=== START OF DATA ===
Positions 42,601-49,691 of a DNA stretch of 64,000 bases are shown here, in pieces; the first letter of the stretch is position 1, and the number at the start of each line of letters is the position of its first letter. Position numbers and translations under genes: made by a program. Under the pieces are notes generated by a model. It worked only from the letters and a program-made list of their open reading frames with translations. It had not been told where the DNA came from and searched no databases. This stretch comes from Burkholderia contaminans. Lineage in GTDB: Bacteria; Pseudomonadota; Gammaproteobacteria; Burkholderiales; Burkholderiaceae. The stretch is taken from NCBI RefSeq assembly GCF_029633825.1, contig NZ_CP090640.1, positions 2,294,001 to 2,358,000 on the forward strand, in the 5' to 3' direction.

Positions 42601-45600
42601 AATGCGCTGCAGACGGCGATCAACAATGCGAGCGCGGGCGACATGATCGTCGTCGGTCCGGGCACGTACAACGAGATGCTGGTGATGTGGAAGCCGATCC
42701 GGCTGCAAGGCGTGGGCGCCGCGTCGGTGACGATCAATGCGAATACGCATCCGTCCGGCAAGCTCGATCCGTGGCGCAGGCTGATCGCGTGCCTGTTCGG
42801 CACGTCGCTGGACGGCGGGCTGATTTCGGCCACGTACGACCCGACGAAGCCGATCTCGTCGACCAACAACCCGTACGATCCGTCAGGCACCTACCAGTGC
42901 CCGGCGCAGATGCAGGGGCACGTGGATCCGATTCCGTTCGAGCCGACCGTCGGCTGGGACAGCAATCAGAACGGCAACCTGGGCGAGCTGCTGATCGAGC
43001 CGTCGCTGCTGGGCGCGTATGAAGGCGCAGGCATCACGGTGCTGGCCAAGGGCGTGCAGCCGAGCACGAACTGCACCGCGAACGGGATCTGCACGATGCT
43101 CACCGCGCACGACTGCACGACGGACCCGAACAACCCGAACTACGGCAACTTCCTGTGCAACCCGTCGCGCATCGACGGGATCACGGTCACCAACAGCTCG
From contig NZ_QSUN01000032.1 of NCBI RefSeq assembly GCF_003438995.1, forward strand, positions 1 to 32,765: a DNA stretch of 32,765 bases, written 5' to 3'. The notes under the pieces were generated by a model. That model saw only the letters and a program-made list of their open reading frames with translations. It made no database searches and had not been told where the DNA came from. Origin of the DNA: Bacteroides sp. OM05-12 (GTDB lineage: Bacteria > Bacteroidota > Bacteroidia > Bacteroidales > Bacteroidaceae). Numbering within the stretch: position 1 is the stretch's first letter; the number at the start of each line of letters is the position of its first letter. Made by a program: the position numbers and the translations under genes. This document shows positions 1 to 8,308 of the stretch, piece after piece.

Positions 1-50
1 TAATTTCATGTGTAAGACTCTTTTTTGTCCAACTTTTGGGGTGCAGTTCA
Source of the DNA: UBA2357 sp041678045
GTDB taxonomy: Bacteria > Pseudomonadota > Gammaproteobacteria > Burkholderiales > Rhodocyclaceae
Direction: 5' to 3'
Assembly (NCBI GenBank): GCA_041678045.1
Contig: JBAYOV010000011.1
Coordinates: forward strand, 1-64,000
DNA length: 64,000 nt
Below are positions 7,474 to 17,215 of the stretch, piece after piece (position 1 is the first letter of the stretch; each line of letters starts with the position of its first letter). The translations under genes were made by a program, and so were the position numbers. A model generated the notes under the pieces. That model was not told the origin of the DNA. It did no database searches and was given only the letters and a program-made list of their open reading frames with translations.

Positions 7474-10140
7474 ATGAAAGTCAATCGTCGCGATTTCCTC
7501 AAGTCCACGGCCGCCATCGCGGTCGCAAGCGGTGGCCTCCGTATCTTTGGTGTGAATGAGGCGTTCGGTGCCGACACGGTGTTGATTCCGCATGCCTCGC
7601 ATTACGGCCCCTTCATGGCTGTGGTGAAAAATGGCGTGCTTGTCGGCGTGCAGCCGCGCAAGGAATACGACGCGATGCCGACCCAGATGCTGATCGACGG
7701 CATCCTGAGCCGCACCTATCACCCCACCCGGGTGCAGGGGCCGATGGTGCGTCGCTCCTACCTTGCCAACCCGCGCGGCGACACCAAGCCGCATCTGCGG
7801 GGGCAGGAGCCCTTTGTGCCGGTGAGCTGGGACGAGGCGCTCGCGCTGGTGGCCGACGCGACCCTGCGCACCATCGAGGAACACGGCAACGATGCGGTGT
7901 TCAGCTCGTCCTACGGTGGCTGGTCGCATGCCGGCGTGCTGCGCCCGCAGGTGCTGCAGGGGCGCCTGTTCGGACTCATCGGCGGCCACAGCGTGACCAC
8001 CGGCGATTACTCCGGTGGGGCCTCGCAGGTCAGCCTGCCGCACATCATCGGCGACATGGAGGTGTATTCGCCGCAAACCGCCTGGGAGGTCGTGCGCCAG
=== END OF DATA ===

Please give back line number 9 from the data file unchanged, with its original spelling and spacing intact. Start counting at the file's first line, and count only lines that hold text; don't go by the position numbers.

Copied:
From contig NZ_QSUN01000032.1 of NCBI RefSeq assembly GCF_003438995.1, forward strand, positions 1 to 32,765: a DNA stretch of 32,765 bases, written 5' to 3'. The notes under the pieces were generated by a model. That model saw only the letters and a program-made list of their open reading frames with translations. It made no database searches and had not been told where the DNA came from. Origin of the DNA: Bacteroides sp. OM05-12 (GTDB lineage: Bacteria > Bacteroidota > Bacteroidia > Bacteroidales > Bacteroidaceae). Numbering within the stretch: position 1 is the stretch's first letter; the number at the start of each line of letters is the position of its first letter. Made by a program: the position numbers and the translations under genes. This document shows positions 1 to 8,308 of the stretch, piece after piece.